“I was just sick of there being so many low expectations about Travellers,” said former teaching assistant Lisa Smith, on what set her on her path to campaign for the rights of the UK’s Gypsy, Roma and Traveller (GRT) children.
After eight years working in a Traveller education service, Smith, who is Romany Gypsy, became disillusioned.
She pointed to the “lack of knowledge around Gypsy and Traveller language” in schools and the disproportionate rate at which Traveller pupils are excluded from school.
“It really wasn’t a choice for me whether I’d be an activist or not. It wasn’t in my mind that this was activism,” said Smith, who is now the chair of the Advisory Council for the Education of Romany and other Travellers (Acert).
“It was just that I needed to raise my voice about things that were going on that I thought were wrong.”
Smith’s story is included in new film series called ‘Standing on the Shoulders of Giants: Stories from people who have challenged injustice faced by Gypsies, Roma and Travellers’, which celebrates the UK’s nomadic communities’ fight against injustices.
Friends, Families and Travellers (FFT) – a charity working on behalf of all Gypsy, Roma and Traveller communities – said it hopes that these videos will highlight how these individuals have “stood up and challenged the status quo, in big and small ways, to make the UK a better place to live for Gypsies, Travellers, Roma and people living nomadically”.
The videos were created with filmmaker Charles Newland, who is from a Gypsy, Roma and Traveller (GRT) background and has previously worked with the BFI, Vice and the BBC.
Speaking to EachOther, Newland, 33, said: “As a filmmaker from a GRT background, it seemed natural for me to want to be involved in a long-term project with Friends, Family and Travellers to highlight both the discrimination we have faced as an ethnicity across the UK and Scotland, and also to show the positive force of community and activism as a meaningful part of our subjects’ lives.”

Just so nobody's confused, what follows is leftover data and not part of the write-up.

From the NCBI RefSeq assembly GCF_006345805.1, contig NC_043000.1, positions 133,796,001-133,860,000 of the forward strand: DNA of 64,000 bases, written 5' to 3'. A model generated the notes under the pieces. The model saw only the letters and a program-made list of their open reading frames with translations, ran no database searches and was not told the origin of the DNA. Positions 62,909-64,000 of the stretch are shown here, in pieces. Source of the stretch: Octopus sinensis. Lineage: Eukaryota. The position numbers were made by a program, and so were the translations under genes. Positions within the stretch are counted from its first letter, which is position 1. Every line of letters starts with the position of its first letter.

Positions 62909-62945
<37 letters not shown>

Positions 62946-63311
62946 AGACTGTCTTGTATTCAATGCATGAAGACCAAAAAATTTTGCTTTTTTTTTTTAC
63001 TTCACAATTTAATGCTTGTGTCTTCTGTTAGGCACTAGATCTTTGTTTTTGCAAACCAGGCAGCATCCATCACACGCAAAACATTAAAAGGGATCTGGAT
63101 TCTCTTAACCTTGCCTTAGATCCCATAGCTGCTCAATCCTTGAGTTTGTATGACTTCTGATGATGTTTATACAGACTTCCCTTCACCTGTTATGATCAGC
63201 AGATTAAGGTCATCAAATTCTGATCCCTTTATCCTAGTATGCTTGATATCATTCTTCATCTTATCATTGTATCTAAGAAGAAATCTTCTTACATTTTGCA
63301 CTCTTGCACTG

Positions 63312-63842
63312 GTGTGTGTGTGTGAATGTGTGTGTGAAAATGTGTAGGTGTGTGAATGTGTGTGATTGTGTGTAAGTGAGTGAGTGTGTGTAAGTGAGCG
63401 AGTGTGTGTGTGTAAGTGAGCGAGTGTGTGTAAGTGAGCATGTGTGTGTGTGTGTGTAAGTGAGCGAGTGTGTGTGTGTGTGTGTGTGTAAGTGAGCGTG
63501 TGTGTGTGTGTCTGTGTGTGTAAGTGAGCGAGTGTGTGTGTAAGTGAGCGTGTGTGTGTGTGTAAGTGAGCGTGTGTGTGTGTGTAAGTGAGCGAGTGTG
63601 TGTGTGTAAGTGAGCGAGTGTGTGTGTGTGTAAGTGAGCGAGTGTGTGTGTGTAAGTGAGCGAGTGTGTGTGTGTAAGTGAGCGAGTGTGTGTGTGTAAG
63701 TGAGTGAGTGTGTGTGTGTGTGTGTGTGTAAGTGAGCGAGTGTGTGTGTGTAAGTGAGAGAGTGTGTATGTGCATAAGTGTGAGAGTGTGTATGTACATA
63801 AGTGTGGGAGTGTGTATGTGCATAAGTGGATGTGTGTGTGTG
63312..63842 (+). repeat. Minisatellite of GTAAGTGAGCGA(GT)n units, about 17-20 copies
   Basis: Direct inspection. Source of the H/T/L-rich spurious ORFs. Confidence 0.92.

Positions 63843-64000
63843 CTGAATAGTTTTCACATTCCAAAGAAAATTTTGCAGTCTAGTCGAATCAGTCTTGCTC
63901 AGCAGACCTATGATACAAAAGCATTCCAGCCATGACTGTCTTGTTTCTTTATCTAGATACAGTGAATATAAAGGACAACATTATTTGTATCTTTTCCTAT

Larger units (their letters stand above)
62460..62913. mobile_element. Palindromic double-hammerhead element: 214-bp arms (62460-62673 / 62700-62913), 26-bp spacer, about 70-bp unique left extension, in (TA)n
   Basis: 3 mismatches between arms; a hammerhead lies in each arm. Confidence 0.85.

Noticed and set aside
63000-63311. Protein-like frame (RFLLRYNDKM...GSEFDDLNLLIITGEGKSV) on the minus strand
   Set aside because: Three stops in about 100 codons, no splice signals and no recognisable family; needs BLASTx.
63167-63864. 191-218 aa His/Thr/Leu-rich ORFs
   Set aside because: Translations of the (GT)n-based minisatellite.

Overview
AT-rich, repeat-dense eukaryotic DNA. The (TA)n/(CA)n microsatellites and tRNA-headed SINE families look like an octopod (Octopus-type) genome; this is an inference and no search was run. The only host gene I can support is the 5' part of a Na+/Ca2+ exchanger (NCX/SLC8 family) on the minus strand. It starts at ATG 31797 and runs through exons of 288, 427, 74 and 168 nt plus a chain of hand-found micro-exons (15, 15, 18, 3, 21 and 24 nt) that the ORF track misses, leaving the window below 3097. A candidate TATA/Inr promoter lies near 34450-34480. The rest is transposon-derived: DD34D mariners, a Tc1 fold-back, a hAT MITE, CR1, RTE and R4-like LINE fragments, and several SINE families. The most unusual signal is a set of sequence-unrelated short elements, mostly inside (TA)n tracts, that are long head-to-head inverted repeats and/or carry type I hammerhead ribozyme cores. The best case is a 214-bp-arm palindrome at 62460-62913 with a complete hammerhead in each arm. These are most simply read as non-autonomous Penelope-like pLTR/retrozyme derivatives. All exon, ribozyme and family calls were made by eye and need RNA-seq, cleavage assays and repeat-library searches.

Newland, who is based in Nottingham, added that he hopes that the project will serve “as a historical record of activist work of the recent past”, and one that shows that this work “isn’t new and that a lot of Travellers have [been] – sometimes in their own different ways – fighting the good fight for a long time.”
Below, EachOther looks at the stories of four people from the series.
In the video series, Lisa, from the Romany Gypsy community, explained how she left school unsure what to do, before getting a job as a teaching assistant in a Traveller education service.
While she was there, she realised that there was a “lack of knowledge around Gyspy and Traveller language, culture and history in schools”, alongside a shortage of Gypsies and Travellers working within schools.
“I was just sick of there being so many low expectations about Travellers,” she explained.
After eight years, Lisa left her job and did a degree followed by a Master’s covering inclusive education in schools.